What you need to know:
- The three pictures have outraged human rights activists who have demanded the arrest of the officers involved.
- The pictures of the young men lying flat on their bellies, show a police officer with an assault rifle whipping them while his colleagues watch.
- The pictures were met with outrage in northern Kenya with human rights activists saying they were a confirmation of police brutality.
- Social media users took to Facebook and Twitter to condemn the police brutality under the #stoppolicebrutalityinNep banner.
Police are investigating the origin of pictures that appeared on social media showing officers whipping and walking over unidentified youths in Garissa County.
The three pictures have outraged human rights activists who have demanded the arrest of the officers involved.
Leaders and activists in north eastern Kenya took to social media to condemn the police actions.
The photos were posted on a Facebook page under the name Michael Orita whom sources said is a senior police officer in Garissa.
“These Somali young men came to Garissa for a purpose but little did they know we are smarter than them. Their scheme ended in court, we shall not relent on security issues. The public we need ua (sic) assistance,” read the post.
The user, when questioned by Facebook friends whether flogging was necessary, replied: “Force was necessary including using live ammunition to maintain law and order in the county”.
The pictures of the young men lying flat on their bellies, show a police officer with an assault rifle whipping them while his colleagues watch.
A police vehicle can be seen in the background.
Another picture shows an officer in plain clothes walking over the youth while his colleagues beat them.
Garissa Police Commander Shadrack Maithia said it was unethical and unprofessional for any security agent to humiliate civilians, whether suspects or not.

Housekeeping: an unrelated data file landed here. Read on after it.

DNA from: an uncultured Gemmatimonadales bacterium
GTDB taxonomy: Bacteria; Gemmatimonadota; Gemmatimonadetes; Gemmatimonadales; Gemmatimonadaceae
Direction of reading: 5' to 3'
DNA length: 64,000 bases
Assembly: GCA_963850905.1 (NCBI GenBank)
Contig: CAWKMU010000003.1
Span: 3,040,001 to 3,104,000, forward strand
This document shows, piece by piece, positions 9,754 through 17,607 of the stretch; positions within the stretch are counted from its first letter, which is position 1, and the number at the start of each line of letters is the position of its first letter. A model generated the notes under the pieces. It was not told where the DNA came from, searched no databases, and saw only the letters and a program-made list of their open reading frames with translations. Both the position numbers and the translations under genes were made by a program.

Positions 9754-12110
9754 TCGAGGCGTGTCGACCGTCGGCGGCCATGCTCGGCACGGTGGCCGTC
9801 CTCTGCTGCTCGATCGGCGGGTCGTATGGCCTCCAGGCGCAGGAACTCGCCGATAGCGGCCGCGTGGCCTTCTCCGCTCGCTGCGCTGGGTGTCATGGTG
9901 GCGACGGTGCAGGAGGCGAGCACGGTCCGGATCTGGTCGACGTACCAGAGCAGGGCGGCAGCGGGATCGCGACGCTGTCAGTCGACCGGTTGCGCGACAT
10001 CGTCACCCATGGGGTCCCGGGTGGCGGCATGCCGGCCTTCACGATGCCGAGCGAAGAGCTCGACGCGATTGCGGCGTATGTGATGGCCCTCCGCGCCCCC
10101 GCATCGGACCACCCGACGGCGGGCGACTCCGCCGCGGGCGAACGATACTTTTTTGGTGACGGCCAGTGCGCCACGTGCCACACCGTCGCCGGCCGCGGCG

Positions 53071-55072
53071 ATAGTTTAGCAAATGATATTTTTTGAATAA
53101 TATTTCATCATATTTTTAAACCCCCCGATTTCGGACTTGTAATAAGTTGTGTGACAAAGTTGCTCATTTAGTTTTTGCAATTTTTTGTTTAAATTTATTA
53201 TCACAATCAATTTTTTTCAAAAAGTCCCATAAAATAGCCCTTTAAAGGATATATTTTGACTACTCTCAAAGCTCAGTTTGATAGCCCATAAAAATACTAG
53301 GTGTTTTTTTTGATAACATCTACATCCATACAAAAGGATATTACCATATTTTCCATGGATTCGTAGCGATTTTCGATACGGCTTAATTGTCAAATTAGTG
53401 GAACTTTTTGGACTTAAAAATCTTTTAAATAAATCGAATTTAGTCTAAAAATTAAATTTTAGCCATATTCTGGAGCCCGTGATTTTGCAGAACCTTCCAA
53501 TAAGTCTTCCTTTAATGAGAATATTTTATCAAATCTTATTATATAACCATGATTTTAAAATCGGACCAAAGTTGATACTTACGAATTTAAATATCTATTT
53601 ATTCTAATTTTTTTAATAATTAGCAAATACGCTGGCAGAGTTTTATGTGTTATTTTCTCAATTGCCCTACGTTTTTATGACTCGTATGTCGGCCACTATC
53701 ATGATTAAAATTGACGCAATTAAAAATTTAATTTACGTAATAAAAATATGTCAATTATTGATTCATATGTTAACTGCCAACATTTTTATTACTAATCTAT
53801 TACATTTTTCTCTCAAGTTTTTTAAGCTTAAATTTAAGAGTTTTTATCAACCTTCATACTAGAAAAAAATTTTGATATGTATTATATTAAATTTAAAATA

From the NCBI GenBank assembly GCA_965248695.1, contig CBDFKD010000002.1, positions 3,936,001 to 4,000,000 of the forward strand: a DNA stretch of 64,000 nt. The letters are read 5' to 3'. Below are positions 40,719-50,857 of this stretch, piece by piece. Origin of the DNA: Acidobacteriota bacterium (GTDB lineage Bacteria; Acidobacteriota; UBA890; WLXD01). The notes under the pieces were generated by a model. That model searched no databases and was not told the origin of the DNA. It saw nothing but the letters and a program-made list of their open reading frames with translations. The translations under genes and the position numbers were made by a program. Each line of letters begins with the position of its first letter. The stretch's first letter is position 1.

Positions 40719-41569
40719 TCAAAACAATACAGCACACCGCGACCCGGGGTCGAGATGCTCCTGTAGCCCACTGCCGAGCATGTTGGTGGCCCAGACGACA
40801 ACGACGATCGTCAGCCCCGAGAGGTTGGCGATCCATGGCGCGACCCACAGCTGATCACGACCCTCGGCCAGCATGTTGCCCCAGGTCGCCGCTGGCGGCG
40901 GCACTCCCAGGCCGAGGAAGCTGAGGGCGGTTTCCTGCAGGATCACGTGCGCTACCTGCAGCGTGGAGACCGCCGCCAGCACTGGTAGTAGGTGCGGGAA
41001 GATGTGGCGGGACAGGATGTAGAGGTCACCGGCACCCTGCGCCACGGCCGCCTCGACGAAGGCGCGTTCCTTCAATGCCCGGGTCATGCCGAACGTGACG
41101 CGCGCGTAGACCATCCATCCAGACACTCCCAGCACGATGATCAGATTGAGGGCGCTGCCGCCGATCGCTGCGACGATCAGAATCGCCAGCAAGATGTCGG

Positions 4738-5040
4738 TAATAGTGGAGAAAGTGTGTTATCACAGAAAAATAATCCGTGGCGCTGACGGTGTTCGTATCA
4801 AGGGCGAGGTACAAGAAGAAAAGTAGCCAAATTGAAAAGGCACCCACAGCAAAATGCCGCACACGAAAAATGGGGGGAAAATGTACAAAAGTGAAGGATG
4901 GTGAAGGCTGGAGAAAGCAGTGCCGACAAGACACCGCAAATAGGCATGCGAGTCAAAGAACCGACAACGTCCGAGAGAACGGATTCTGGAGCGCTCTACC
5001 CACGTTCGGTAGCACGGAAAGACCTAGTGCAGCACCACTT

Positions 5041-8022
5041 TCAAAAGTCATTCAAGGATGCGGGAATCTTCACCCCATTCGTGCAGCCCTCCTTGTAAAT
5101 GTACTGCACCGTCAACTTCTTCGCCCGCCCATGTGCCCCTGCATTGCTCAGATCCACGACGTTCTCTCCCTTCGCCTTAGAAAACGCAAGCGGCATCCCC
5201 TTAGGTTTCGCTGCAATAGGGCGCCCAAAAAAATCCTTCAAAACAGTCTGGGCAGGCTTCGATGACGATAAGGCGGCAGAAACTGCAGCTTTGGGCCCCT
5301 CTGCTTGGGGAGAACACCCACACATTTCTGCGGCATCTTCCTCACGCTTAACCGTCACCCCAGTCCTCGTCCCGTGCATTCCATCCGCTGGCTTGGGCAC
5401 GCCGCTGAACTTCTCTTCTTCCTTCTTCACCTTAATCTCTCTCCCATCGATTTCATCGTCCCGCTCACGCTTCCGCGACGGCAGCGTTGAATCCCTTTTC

He said police were investigating the authenticity of the pictures and whether the person who posted them is a genuine member of the Kenya Police Service.
Asked whether there was an officer by the name of Micheal Orita, he said: “I am new in Garissa and I can’t for sure say whether I have such a person or not for now”.
CONDUCT PROBER INVESTIGATION
The county police commander said even if there was an officer by that name they could not conclusively say he was responsible without proper investigation.
He said people could create internet accounts under other peoples’ names and misuse them.
“Let’s be patient (and wait) for the investigations to establish where they were captured and whether they are genuine (or not) because what is seen in the pictures is wrong and it is against ethics and the code of conduct for any security force,” he said.
The pictures were met with outrage and anger in northern Kenya with human rights activists from the area saying they were a confirmation of the brutal force the security officers in the region were using against innocent civilians under guise of fighting terrorism.
“This is unacceptable and we demand that the Inspector-General of police investigates police brutality in Garissa.
“Many people are silently suffering in the hands of police officers,” Khalif Abdi, the coordinator of Northern Forum for Democracy told the Nation.
Social media users took to Facebook and Twitter to condemn the police brutality under the #stoppolicebrutalityinNep banner.